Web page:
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I have a goal of estimating how many public playgrounds exist in the United States.

There are many methods of gathering real data about playgrounds, but, unfortunately, there is no single authority that can answer this question or provide a comprehensive list.

Contacting every city in the nation would be too prohibitive, and other options such as working with regional park & rec departments have proven to show how little information those departments have. (Edit: I should also note that parks != playgrounds, but playgrounds may be contained inside parks).

This problem is akin to the old interview question: How many gas stations are there in Los Angeles?

How would one go about constructing a valid estimate on the total number of public playgrounds in the United States, with a margin of error <= 5%?

Can the community think of such a methodology that is purely grounded in math?

If you propose a solution, can you calculate what your result is for comparison with the others?

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Sounds exactly like a Fermi problem... – J. M. Sep 23 '11 at 16:32
I'd be surprised if Google Maps didn't index 95% of playgrounds. They have all the ones near here. Have you tried asking to access their data (or maybe they'll just tell you)? – Kundor Apr 24 '13 at 16:18

If you really want 5% error bounds, you will have to survey a bunch of cities. The interview question generally accepts more like a factor of 2 to 5, even factor 10 error. Then you can make rough but reasonable estimates and hope to be OK.

For playgrounds I would do the following: there are about 3E8 people in the US. About 10% are of playground age (say 4-12), so 3E7. Weekends are probably the most popular time-say 25% of the children go for 1 hour each out of 12 hours available. Then at any one time there are 625,000 children at the playground. If a playground can handle 50 children, you need 12,500 playgrounds. Feel free to come up with your own numbers-I made them up very quickly. If anything, I suspect this is high in the number of children, but many playgrounds are not that busy.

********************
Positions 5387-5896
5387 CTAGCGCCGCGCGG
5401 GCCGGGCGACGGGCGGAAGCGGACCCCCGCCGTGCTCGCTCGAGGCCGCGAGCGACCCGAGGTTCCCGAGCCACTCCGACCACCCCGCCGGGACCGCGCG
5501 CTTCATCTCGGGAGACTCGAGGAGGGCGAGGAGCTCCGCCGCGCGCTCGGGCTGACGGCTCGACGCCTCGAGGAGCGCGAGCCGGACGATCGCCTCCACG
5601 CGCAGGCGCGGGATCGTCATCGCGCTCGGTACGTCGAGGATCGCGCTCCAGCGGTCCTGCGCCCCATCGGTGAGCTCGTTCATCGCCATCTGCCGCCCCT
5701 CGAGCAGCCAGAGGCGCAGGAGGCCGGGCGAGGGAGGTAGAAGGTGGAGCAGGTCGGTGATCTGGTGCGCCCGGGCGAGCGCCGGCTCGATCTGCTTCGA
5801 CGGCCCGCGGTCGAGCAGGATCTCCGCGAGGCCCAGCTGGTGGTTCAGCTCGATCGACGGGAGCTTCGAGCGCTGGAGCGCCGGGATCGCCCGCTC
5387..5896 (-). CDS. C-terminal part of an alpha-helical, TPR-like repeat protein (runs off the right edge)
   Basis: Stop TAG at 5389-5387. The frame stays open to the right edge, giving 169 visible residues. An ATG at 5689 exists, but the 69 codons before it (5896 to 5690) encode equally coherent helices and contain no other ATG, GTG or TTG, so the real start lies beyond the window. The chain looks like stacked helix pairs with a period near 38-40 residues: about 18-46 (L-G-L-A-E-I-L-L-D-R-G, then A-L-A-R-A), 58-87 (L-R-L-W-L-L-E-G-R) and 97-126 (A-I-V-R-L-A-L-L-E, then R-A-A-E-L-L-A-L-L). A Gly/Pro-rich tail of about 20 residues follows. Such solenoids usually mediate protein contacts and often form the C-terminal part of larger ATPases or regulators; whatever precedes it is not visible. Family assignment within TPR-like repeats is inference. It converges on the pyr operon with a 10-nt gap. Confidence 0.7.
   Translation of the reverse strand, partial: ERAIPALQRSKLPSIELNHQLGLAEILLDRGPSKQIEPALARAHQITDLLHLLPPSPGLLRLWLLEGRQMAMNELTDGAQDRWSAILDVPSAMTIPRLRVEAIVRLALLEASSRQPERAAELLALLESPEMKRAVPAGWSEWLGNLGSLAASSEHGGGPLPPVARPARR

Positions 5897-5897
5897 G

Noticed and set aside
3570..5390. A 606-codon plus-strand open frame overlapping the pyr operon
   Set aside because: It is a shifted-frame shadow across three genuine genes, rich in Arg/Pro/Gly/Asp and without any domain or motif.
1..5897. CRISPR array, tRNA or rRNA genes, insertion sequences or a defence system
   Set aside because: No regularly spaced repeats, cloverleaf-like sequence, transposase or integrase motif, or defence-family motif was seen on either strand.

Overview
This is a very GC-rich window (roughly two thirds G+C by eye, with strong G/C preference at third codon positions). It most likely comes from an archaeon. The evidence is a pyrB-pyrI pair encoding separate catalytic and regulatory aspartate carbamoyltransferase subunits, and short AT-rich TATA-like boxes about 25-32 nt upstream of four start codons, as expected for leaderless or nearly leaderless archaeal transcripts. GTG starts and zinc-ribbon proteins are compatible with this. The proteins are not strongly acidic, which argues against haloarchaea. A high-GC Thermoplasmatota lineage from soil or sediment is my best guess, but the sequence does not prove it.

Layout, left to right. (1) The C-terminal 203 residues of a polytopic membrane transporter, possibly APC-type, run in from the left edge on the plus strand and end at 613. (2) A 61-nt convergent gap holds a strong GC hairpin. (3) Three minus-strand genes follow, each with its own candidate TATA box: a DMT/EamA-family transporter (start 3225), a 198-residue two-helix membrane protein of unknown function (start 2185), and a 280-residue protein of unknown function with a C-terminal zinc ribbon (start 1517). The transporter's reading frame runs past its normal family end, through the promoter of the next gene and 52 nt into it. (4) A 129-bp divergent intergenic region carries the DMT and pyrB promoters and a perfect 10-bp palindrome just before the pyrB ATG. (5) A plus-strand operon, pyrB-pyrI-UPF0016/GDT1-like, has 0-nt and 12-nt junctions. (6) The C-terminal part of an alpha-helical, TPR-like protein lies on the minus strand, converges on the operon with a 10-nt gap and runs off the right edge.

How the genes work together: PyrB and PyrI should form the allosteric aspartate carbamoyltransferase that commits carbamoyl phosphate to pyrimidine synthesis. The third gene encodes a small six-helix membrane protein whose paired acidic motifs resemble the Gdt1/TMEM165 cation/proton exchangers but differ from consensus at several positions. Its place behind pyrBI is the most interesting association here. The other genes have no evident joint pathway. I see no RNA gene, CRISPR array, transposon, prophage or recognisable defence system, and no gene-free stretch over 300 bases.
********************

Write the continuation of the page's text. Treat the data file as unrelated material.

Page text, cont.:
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How many cities would need to be surveyed? Of what sizes? How many of each size? - The breakdown you're proposing seems woefully low compared to numbers that could be pulled from existing databases attempting to do this (I have seen up to 80,000 - and they feel it is greatly incomplete). Since these are permanent structures requiring little maintenance, and are generally found in parks and community areas, they aren't necessarily built based on a population of children. Is there a more clever way of estimating the number than doing percentages of population? – Tim Sep 23 '11 at 18:07

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